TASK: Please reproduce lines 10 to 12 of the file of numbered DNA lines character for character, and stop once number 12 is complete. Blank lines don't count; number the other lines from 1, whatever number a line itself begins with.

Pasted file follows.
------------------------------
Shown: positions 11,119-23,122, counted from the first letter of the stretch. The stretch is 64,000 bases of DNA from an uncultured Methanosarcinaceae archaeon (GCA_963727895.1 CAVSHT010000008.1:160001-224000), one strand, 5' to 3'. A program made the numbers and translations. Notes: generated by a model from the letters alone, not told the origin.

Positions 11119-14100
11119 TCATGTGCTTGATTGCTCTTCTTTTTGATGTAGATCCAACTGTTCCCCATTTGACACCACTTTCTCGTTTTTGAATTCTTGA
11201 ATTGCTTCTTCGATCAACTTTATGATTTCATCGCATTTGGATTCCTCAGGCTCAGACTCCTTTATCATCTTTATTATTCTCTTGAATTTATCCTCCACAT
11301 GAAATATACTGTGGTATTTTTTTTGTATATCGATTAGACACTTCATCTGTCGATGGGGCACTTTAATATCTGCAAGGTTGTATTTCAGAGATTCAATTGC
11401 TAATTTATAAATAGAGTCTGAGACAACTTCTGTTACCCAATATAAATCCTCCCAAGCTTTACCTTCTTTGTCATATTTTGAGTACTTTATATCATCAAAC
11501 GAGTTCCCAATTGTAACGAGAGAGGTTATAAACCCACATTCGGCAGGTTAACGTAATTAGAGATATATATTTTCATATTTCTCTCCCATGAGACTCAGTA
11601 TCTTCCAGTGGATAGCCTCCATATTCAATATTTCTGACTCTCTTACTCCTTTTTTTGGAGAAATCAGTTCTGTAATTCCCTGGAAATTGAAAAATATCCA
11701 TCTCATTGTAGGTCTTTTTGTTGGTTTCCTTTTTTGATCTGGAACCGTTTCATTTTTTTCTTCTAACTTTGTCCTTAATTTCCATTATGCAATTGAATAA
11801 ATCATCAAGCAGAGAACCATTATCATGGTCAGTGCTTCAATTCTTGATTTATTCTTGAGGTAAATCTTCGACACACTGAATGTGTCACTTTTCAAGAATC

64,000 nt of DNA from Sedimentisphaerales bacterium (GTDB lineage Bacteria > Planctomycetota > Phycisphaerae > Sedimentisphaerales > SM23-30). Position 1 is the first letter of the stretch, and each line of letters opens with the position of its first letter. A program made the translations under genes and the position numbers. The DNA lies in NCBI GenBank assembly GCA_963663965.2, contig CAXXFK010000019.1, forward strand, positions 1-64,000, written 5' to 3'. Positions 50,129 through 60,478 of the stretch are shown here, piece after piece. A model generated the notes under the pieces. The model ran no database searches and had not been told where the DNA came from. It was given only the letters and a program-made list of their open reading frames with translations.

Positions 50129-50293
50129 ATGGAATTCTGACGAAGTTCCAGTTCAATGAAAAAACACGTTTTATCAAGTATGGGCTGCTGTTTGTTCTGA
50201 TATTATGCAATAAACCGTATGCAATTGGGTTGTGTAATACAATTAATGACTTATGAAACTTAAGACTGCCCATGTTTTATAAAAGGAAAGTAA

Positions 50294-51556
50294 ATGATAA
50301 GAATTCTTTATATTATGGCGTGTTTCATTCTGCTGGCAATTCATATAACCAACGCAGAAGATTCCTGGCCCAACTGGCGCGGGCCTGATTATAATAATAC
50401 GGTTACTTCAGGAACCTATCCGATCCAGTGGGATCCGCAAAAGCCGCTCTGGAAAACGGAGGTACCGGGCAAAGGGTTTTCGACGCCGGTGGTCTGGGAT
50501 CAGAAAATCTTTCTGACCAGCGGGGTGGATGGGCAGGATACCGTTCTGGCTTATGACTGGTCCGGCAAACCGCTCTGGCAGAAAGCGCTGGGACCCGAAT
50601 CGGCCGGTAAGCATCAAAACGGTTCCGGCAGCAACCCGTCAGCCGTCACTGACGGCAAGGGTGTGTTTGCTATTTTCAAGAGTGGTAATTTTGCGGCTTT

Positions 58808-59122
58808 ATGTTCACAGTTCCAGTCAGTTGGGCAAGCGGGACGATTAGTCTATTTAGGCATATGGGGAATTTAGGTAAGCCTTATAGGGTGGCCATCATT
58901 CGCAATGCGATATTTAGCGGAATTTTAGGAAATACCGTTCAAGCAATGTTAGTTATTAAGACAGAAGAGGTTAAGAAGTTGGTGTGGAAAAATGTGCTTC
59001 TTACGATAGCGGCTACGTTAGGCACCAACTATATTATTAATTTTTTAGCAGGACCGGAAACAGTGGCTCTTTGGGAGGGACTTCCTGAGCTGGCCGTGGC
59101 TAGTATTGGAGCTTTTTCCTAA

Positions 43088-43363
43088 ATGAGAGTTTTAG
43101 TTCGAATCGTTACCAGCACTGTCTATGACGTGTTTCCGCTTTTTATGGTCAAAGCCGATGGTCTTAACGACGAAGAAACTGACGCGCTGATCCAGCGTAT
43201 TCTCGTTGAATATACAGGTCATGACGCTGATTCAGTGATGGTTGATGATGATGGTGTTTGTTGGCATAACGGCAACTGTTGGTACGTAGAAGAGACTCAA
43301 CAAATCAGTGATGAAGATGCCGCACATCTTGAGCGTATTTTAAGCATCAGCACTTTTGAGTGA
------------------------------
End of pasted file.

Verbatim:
11801 ATCATCAAGCAGAGAACCATTATCATGGTCAGTGCTTCAATTCTTGATTTATTCTTGAGGTAAATCTTCGACACACTGAATGTGTCACTTTTCAAGAATC

64,000 nt of DNA from Sedimentisphaerales bacterium (GTDB lineage Bacteria > Planctomycetota > Phycisphaerae > Sedimentisphaerales > SM23-30). Position 1 is the first letter of the stretch, and each line of letters opens with the position of its first letter. A program made the translations under genes and the position numbers. The DNA lies in NCBI GenBank assembly GCA_963663965.2, contig CAXXFK010000019.1, forward strand, positions 1-64,000, written 5' to 3'. Positions 50,129 through 60,478 of the stretch are shown here, piece after piece. A model generated the notes under the pieces. The model ran no database searches and had not been told where the DNA came from. It was given only the letters and a program-made list of their open reading frames with translations.

Positions 50129-50293